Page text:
Definitions & References

This page outlines the basic principles driving climate change.  Source data and additional information can be found on the U.S. Environmental Protection Agency website.

What are greenhouse gas emissions?

Gases that trap heat in the atmosphere are called greenhouse gases.  Different gases have different thermal absorption, so different gases are typically compared in terms of CO2 equivalents.

  • Carbon dioxide (CO2) enters the atmosphere through burning fossil fuels (coal, natural gas, and oil), solid waste, trees and other biological materials, and also as a result of certain chemical reactions (e.g., manufacture of cement). It is removed from the atmosphere (or “sequestered”) when it is absorbed by plants as part of the biological carbon cycle.
  • Methane (CH4) is emitted during the production and transport of coal, natural gas, and oil. Methane emissions also result from livestock and other agricultural practices and by the anoxic decay of organic material in municipal solid waste landfills, swamps, and bogs.
  • Nitrous oxide (N2O) is emitted during agricultural and industrial activities, combustion of fossil fuels and solid waste, as well as during treatment of wastewater.
  • Fluorinated gases: Hydrofluorocarbons, perfluorocarbons, sulfur hexafluoride, and nitrogen trifluoride are synthetic, powerful greenhouse gases that are emitted from a variety of industrial processes. Fluorinated gases are sometimes used as substitutes for stratospheric ozone-depleting substances (e.g., chlorofluorocarbons, hydrochlorofluorocarbons, and halons). These gases are typically emitted in smaller quantities, but because they are potent greenhouse gases, they are sometimes referred to as High Global Warming Potential gases (“High GWP gases”).

What is the difference between zero carbon and zero GHG emissions?

Carbon Dioxide is one of the greenhouse gases, and is the largest portion of greenhouse gas emissions in the U.S.  In 2017, carbon contributed 82% of all U.S. greenhouse gas emissions, when adjusted to CO2 equivalents. We promote solutions that reduce all greenhouse gas emissions across all industries with particular focus on ensuring the electric power industry reaches zero carbon by 2040.
Source: U.S. Environmental Protection Agency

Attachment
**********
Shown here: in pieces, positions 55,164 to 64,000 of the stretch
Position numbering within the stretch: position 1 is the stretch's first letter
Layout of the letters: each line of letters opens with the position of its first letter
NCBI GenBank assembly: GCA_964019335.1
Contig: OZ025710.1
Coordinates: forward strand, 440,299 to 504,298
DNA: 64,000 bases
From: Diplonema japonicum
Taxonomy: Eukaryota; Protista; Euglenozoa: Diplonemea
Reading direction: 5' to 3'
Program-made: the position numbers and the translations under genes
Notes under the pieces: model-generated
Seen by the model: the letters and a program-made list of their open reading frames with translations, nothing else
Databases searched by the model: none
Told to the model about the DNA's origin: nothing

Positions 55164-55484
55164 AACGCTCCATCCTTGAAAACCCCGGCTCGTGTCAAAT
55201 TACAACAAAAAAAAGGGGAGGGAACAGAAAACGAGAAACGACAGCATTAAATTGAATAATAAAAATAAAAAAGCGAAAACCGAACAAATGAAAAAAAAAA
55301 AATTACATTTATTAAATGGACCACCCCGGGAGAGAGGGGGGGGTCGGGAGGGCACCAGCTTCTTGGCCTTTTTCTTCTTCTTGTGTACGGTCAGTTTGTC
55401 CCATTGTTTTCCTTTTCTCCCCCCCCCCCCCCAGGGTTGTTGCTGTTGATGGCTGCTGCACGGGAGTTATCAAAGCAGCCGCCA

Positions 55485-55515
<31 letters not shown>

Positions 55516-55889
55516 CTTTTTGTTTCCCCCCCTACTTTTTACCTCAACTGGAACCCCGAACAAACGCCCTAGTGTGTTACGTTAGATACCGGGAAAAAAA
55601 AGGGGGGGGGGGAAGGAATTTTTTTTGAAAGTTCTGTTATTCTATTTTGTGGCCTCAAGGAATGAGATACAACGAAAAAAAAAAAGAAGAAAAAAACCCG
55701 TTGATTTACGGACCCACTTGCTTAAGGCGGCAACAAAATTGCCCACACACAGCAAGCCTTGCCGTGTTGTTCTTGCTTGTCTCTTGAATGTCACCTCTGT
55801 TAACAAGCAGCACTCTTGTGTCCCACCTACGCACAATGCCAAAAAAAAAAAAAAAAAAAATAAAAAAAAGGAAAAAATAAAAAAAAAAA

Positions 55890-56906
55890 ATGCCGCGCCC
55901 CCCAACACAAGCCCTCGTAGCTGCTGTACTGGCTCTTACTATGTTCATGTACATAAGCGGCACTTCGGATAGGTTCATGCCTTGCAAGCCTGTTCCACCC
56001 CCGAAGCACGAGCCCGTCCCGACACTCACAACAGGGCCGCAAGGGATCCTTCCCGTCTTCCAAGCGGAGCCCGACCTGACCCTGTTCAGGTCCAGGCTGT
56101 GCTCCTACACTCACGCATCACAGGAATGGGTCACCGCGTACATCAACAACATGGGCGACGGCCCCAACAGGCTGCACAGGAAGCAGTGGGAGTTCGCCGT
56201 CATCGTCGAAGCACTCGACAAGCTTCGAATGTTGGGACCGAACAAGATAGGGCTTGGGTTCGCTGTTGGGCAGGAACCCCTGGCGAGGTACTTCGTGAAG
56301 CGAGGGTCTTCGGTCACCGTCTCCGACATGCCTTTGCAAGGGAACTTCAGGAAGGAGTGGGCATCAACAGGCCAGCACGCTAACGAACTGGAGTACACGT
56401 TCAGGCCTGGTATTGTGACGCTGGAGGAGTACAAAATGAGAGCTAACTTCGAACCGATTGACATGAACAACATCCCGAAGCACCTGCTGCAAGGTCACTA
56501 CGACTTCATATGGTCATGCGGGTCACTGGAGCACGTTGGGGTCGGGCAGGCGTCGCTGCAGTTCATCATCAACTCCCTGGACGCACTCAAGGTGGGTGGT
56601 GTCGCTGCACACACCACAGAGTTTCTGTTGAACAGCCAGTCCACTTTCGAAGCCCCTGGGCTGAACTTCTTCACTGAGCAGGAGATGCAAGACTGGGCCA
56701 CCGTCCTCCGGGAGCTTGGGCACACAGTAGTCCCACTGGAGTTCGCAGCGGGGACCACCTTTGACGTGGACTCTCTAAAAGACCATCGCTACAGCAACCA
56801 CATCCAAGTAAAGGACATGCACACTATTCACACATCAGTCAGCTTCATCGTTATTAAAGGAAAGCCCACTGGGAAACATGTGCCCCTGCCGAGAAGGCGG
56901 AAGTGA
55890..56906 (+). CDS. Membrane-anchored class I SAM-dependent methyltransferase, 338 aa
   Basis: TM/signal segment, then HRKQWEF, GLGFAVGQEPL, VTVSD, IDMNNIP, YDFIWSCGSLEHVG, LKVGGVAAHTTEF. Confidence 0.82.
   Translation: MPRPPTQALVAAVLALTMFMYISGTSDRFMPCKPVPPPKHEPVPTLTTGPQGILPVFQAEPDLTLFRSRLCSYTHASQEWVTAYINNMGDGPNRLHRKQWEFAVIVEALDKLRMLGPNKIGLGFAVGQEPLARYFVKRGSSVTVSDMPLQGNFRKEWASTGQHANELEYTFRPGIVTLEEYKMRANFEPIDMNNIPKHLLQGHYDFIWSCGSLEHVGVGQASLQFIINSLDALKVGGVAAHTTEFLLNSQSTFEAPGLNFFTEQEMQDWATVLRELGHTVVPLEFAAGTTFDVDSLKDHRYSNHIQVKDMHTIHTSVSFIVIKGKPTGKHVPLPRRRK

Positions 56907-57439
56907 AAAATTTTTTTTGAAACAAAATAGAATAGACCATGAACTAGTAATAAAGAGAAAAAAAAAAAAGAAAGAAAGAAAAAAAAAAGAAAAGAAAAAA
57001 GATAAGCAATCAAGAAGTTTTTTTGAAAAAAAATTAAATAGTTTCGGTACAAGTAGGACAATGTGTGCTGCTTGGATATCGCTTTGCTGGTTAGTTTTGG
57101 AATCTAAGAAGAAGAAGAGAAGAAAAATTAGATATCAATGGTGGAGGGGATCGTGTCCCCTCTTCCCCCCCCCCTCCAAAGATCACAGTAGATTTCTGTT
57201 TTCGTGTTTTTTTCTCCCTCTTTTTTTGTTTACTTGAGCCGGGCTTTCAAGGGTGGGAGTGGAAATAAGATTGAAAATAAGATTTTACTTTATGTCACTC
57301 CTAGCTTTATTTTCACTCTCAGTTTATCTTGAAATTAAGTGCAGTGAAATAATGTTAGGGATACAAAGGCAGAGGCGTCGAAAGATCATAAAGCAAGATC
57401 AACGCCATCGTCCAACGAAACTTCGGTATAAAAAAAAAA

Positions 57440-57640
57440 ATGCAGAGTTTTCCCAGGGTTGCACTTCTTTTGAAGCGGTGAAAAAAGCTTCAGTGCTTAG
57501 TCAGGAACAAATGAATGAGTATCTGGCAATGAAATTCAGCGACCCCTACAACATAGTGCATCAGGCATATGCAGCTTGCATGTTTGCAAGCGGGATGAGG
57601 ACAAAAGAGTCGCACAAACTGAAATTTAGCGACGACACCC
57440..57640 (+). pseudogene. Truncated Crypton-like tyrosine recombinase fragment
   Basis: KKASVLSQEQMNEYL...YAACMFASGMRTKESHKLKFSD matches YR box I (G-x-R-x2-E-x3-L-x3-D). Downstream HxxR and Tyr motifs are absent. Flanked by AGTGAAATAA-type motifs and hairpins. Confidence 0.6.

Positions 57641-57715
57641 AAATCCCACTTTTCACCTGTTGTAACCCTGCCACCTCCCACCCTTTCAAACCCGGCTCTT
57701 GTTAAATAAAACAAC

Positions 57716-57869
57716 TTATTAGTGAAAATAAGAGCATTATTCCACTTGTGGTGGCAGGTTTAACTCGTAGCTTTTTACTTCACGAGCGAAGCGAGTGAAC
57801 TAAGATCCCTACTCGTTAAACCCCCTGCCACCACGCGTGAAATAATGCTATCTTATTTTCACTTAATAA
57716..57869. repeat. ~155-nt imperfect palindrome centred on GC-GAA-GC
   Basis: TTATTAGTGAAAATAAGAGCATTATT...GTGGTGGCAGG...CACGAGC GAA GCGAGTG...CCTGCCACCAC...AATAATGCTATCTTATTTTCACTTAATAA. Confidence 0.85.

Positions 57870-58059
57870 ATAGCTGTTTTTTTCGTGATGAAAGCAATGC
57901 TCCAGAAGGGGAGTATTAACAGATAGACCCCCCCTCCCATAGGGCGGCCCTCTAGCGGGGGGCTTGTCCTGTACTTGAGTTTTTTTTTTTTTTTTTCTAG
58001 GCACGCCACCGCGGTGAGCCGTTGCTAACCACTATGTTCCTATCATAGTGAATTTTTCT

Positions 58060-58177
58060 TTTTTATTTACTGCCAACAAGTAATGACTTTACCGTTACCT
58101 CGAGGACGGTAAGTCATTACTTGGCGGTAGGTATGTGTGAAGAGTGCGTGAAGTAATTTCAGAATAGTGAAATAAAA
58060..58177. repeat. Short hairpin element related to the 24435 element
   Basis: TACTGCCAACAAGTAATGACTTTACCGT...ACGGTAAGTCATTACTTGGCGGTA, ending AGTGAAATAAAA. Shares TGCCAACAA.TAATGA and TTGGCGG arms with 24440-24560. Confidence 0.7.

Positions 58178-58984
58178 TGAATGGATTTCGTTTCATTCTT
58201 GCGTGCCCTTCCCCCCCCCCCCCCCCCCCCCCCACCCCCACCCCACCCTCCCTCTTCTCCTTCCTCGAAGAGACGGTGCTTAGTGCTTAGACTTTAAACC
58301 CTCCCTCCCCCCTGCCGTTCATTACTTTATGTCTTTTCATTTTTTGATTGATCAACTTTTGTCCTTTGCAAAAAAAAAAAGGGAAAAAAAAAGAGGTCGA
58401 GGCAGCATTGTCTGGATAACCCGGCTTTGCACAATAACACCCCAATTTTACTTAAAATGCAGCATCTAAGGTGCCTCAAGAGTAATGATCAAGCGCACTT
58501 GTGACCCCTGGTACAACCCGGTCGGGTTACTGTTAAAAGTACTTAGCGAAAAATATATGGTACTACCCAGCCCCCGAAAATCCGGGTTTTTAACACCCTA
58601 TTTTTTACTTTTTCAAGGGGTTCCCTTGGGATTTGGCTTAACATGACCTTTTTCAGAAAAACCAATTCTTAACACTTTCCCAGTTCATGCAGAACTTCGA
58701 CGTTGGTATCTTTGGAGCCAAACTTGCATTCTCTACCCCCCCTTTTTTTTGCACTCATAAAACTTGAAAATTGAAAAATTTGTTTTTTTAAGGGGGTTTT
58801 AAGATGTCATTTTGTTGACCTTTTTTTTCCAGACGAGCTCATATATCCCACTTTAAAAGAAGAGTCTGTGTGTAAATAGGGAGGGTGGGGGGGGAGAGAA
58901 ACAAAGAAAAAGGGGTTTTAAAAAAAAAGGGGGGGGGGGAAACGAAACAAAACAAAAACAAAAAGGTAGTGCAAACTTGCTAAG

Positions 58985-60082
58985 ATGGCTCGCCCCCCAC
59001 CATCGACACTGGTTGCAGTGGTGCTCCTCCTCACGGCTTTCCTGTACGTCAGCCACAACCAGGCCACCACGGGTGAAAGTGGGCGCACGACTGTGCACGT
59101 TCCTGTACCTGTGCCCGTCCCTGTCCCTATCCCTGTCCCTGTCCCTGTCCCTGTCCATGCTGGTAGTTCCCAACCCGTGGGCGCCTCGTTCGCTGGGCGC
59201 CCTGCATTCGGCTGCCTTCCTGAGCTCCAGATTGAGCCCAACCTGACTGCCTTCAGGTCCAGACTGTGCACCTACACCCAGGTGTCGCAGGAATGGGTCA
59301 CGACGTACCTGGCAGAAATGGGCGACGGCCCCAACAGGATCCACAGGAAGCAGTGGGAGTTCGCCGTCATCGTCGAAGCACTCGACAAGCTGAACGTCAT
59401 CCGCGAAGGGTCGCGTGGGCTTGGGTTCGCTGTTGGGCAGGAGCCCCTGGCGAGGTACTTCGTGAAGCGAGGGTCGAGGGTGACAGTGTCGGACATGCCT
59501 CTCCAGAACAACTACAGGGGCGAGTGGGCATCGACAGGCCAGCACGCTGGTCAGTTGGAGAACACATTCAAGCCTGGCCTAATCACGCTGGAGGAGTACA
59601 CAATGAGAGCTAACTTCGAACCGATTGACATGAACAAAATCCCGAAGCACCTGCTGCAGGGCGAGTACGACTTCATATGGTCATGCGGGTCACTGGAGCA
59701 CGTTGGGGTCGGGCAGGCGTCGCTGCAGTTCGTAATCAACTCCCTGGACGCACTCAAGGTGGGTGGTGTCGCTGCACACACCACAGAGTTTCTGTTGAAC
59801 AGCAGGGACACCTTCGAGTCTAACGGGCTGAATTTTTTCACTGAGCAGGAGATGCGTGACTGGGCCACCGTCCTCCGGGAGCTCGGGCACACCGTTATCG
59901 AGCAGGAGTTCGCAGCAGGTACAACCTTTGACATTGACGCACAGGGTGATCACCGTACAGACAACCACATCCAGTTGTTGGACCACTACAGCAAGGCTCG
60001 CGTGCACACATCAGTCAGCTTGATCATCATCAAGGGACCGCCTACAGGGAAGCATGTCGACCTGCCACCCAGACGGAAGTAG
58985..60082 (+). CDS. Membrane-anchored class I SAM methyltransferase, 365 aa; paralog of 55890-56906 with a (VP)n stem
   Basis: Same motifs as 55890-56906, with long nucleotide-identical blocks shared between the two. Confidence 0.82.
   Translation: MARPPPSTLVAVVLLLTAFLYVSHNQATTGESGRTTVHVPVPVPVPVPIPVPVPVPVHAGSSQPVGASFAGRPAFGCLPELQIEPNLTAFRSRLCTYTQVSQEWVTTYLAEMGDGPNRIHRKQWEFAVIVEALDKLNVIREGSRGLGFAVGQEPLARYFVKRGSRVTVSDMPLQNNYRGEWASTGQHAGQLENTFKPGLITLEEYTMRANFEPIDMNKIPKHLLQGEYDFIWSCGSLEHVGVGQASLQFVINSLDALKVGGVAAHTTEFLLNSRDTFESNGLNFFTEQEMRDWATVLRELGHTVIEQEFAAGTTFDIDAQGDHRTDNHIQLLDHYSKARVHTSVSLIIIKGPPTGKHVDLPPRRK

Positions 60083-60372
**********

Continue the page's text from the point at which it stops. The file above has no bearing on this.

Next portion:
Why is increased CO2 in the atmosphere an issue?

For more than 800,000 years, atmospheric CO2 levels have increased and decreased cyclically.  In that time, CO2 concentrations peaked at around 300 parts per million (ppm), then would decline before rising again.  These ‘cycles of glaciation’ occurred naturally, and human civilization has flourished during this most recent interglacial period.

Instead of a decline in CO2 levels as anticipated based on historical trends, CO2 concentrations continue to rise and now exceed 400 ppm.  Abundant data quantitatively link this increase to the expansion of agriculture and increasing fossil fuel use.

The last time today’s atmospheric CO2 levels occurred naturally was approximately 3 million years ago. At that time, the north and south poles were ice free, and Canal Street in Richmond, VA was under forty feet of water.

Geologic history suggests that the current levels of CO2 may well lead to sea levels last seen 3 million years ago and to increasingly devastating storms and droughts. The impacts on our weather and wellbeing are evident today; the time to act is now.

Additional information and analysis on the significance of this trend is discussed in “How the World Passed a Carbon Threshold and Why It Matters” by Nicola Jones, published January 2017.

Where can I learn more about the impacts of climate change?

The Intergovernmental Panel on Climate Change recently published a special report “highlights the urgency of prioritizing timely, ambitious and coordinated action to address unprecedented and enduring changes” due to climate change.